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until Alive 2 Life!

15th September 2012

 

Anne-France Rix, BSc, mBANT, Nutritional Therapist at The Food Doctor Clinic in London’s prestigious Harley Street, writes about her first crucial tip for healthy skin:  

 

Now that summer has finally arrived, act now to avoid a bill for your summer suntan - in the form of dry skin like a wrinkled Autumn leaf! It is easy for us to forget that we still need to drink about 2 litres of water daily. Of course we can get water through hot drinks, but we need to be mindful to minimise, or avoid caffeinated drinks - because the caffeine can cause more water to be lost from our bodies than we obtained from the drink itself! The same applies to alcoholic and very sugary drinks like fizzy pop, concentrated fruit juices and squash. The body has to use lots of water to process the alcohol and sugar in the drink, which can rob the body of water needed for its organs, and this dehydration can underpin ALL health problems.

Research shows that you can be dehydrated for a long time before you become thirsty. The first symptoms of dehydration tend to include tiredness, pain, headaches, mood swings, and lack of concentration. For further info, check out the educational website (www.watercure.com) by Dr F. Batmanghelidj, which covers all the scientific discussions from his acclaimed book ‘Your body’s many cries for water’.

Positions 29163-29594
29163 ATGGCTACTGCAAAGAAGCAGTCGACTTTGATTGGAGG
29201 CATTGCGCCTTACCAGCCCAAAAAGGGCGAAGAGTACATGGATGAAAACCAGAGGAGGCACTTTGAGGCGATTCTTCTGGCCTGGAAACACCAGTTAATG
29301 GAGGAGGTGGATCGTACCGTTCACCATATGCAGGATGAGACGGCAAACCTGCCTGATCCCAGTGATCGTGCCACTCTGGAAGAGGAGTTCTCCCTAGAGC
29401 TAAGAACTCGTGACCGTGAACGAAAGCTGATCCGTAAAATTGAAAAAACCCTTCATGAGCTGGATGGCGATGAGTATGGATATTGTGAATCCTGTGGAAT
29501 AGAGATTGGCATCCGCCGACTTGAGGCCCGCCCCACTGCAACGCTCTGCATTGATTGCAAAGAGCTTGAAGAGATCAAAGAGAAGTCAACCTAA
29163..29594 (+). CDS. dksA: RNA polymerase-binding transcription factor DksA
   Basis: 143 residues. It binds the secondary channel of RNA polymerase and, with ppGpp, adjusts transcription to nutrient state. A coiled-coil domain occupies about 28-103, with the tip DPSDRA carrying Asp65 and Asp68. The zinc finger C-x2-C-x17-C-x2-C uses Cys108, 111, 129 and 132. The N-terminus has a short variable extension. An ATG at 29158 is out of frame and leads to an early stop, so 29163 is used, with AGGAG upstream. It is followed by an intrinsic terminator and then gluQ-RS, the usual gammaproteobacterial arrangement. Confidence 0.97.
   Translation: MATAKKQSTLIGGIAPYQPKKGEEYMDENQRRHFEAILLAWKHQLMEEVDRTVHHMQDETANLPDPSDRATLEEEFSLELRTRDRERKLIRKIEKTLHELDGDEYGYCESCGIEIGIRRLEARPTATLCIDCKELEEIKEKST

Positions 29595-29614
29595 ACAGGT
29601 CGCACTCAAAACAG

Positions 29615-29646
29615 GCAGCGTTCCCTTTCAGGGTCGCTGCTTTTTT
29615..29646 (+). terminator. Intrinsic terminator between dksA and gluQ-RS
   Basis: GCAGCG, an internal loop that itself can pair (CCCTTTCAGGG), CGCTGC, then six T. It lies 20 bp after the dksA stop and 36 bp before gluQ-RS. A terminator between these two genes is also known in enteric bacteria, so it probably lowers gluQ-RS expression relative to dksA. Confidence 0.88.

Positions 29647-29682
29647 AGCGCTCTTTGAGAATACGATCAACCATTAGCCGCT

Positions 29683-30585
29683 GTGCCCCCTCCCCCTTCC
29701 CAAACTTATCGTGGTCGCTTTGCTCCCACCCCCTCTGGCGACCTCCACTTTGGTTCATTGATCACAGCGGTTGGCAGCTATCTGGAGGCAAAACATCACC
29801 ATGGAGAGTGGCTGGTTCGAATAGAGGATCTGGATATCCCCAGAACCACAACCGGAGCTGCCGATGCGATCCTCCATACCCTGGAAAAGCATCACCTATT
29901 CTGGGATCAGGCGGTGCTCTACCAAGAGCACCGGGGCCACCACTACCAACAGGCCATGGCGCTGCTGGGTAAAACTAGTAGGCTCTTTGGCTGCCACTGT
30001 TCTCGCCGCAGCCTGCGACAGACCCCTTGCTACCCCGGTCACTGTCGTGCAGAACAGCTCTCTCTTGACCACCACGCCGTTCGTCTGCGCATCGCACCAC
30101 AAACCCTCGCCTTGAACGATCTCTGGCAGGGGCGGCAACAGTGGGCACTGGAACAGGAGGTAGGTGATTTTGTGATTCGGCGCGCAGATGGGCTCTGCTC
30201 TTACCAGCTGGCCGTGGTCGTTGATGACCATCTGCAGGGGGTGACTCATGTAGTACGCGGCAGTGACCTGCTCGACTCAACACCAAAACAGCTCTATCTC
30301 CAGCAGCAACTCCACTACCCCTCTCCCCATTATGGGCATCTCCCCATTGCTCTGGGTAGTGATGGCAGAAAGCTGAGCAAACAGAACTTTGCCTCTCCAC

Follow these tips to help your hydration:water 


- Aim for 2 litres (8 mugs) of plain water each day - or 3 litres on days that you do sweaty exercise. Avoid very cold and very hot temperatures, as your body can use best water at its own temperature - around 36 degrees Celsius.
- Avoid carbonated fizz – these bubbles contain the mineral phosphorus, which in excess can interfere with your body’s mineral balance, and it is associated with Osteoporosis.

- If you need some flavour, add fruit / herbal teabags, or a little fruit juice – ideally a dash of freshly-squeezed lemon. Choose unconcentrated juice brands rather than long-life concentrates in cartons (which contains rehydrated powdered fruit – high in sugar and low in fibre).

- Glass bottled spring or mineral water is ideal, but filtered tap water will do as a budget choice. There are many different filters on the market, so choose wisely – I recommend those costing £90 upwards for best value and purest water.

- Keep a small fliptop lid bottle with you (on your desk, bag, car) in sight, to remind you to take regular sips. Avoid drinking more than a mugful in one go, as it may just go straight through you and be wasted.
- Avoid caffeine (tea, coffee, cola, etc). You should drink an extra glass of water in addition to the usual 2 litres, if you drink a mug of tea or coffee, to compensate for the dehydration caused by the caffeine.

When you start drinking more water, you may urinate more frequently at first. Sorry for this analogy, but imagine that your dehydrated body is like a dried-up plant – so the water goes straight through the dehydrated soil! But within a few days of regular watering, your body will start efficiently absorbing the water you drink, rather than excreting it.
Quench your thirsty skin with what it needs – water. Oily face and body lotions can be helpful, but they are essentially designed to just trap in the skin’s moisture - and that won’t work if your skin is dehydrated from the inside! So fill up your glass with Nature’s elixir and hydrate your way to healthy skin!

 

To contact Anne-France, email her at anne-france.rix@thefooddoctor.com